Circuit Overview

The Shanghai International Circuit (simplified Chinese: 上海奥迪国际赛车场) is a no-expense-spared facility, conceived by the Shanghai authorities as a way to showcase the city to the world, perhaps in retaliation to Beijing's securing of the Olympic Games.

Most famous for hosting the Formula One Chinese Grand Prix since 2004, the track also hosts the annual visit of the FIA World Endurance Championship as well as the MotoGP Chinese Grand Prix, alongside many national championships.

After securing a sponsorship deal with Audi in 2011, the circuit has officially become known as the Shanghai Audi International Circuit and following a similar deal with Chinese manufacturer SAIC (which has a joint venture with Volkswagen), the circuit is also often referenced as the SAIC International Circuit.

Circuit History

Shanghai International Circuit is an ultra-modern circuit, typical of those conceived and built during the early 2000s as Formula One expanded its horizons under Bernie Ecclestone to lands where open chequebooks prevailed. China had long been a target for Ecclestone and, after various other proposals came and went, it was Shanghai’s authorities that finally sealed a deal to host the Grand Prix from 2004 onwards.

To make the dream a reality, a new Formula One-standard circuit was required. A 5.3 sq km site was chosen in the Jiading District in the north west of the city, close to major car parts manufacturing facilities and a budget of 2.6 billion yuan ($450 million) raised though a government-funded joint-venture company. Herman Tilke was chosen to design the track and associated buildings, and between April and May 2003, engineers visited the site to draw up their plans.

The site was actually a swampland, previously used as rice paddy fields, and extensive groundworks had to be completed to construct the circuit. For 18 months some 3,000 workers were on site daily to complete the facility – a remarkable feat of both engineering and logistics.

When it opened, visitors found a vast complex, dominated by the main grandstand and pit complex, which featured wing-like viewing platforms crossing the circuit at either end.  This can hold 30,000 spectators alone, and others around the circuit take the total capacity to 200,000.  Paddock facilities were also unique – each of the F1 teams had its own building, arranged like pavilions in a lake to resemble the ancient Yuyan-Garden in Shanghai. It creates an amazingly tranquil spot for such a high-octane environment!

The track layout has also been inspired by Chinese culture, with the designers claiming to have drawn inspiration from the Chinese 'shang' symbol (上) for the overall configuration – though you do have to stretch your imagination quite a bit to see it in the final layout.

Driver reaction has been mixed – the never-ending turn one tends to divide opinion, and much of the course is quite twisty, until you reach the 1.2km back straight. Motorcycle racers use a different, and less severe, turns 5-6 complex, while the WTCC and V8 Supercars (on their lone visit in 2005) made use of the intermediate layout which bypasses this section altogether. Formula E racers make use of the longer version of the West Circuit.

Racing has generally tended to be lively - even if the haze of pollution from the nearby factories often leaves the whole area bathed with insipid grey skies, which tends to give a slightly subdued atmosphere. Rain is also often a factor in the races, which at least adds some further challenge for the drivers and riders.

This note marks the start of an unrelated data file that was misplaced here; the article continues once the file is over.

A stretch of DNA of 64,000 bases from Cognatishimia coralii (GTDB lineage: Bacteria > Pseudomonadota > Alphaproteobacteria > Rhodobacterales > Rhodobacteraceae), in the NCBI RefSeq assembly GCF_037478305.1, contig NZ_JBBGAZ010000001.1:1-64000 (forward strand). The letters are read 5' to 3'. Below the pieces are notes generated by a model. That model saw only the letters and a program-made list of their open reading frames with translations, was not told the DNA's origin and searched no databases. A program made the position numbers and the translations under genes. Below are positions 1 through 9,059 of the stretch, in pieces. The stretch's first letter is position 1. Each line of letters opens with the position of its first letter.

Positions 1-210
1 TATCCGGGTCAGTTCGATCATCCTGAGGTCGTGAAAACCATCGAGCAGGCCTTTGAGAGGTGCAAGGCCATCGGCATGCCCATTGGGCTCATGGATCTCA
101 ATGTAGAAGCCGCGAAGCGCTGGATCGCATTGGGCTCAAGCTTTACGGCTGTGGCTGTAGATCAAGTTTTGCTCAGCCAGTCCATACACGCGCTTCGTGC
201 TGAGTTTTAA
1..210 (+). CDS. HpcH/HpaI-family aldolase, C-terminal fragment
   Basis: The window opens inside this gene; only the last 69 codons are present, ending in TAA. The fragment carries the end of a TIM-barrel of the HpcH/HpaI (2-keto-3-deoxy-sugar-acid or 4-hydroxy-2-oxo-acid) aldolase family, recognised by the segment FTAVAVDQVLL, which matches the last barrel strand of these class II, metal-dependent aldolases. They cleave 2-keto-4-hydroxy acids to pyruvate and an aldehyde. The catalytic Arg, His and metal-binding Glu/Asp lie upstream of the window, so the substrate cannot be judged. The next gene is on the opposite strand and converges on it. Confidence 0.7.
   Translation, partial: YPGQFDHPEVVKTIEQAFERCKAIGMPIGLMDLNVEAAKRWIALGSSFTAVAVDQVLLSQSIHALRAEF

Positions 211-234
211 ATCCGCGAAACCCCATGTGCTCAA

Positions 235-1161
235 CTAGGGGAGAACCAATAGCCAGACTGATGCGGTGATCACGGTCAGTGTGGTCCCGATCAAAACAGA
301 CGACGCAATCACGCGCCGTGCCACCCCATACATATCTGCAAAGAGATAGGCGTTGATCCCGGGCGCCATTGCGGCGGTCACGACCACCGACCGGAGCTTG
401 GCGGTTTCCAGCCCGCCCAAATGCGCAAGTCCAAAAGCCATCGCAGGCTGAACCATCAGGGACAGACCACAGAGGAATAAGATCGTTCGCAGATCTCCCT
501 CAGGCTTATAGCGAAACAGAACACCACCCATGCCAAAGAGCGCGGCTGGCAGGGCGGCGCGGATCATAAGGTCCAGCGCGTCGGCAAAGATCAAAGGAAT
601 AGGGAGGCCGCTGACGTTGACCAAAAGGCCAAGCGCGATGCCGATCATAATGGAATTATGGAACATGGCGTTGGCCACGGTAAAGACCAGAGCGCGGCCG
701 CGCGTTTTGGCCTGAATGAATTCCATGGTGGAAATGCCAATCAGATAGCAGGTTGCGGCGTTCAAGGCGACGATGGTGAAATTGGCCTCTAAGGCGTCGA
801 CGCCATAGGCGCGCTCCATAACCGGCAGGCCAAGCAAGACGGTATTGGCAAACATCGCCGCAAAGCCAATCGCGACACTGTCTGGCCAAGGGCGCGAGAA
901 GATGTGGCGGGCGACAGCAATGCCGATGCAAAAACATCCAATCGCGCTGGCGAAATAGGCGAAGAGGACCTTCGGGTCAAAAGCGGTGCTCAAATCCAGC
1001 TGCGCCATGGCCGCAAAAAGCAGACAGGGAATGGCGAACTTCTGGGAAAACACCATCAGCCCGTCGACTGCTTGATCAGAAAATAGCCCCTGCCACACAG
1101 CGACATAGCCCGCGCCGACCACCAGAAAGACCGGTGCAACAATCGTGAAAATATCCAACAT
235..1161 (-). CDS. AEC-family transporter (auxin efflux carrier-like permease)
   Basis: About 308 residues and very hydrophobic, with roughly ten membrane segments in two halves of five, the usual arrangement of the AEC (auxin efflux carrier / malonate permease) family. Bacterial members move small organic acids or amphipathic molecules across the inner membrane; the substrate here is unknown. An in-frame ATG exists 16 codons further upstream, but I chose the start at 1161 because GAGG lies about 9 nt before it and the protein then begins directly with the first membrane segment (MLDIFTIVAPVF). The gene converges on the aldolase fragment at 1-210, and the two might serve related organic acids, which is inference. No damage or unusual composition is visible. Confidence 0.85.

Changes and updates as track returns to prominence

Minor modifications were carried out in 2012 to the end of the West circuit configurations, with the double hairpin bends smoothed out to create a slightly faster end to the lap. Otherwise, the layout has remained as originally envisaged by Tilke from its opening races.

The circuit fell largely silent during the Covid epidemic, with multiple international races having to be cancelled due to China’s strict lockdown rules. As a result it somewhat fell off the radar, with only a limited programme of domestic series visiting when Chinese motorsport was finally able to get underway.

After a five year gap, Formula One finally returned in 2024, when Formula E also made its debut.

To welcome the return of the top-tier motorsport, the circuit received five inspections from FOM, FIA and third-party agents in the lead up, before obtaining its Grade 1 circuit licence. As part of the process several sections of the track were judged to have become too bumpy, where land over tunnels had settled.

To fix this, the circuit adopted a new renovation method that combines 3D printing and machinery. Machine measurement and computer-aided machinery enabled the complete asphalt repair, grinding, sealing and other steps to be undertaken in one go, greatly improving efficiency.

The circuit also upgraded the environment of the waterscape square at its entrance, giving a brand-new welcome for spectators. The renovation also involved greening, parking areas, sidewalks, water and electricity projects, covering a total area of 325,000 square meters.

After the Chinese Grand Prix in April, Shanghai International Circuit will continue with the construction of its Stand B and Stand E areas. With a total of 22,300 seats, the two stands are expected to be completed in November 2024. From there, spectators can see the overtaking and action from Turn 1 to Turn 4, Turns 11 to 13, as well as the cars leaving the pit lane.

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Circuit info

Shanghai International Circuit, No.2000, Yining Rd., Jiading District, Shanghai 201814
+86 21 6956 8888

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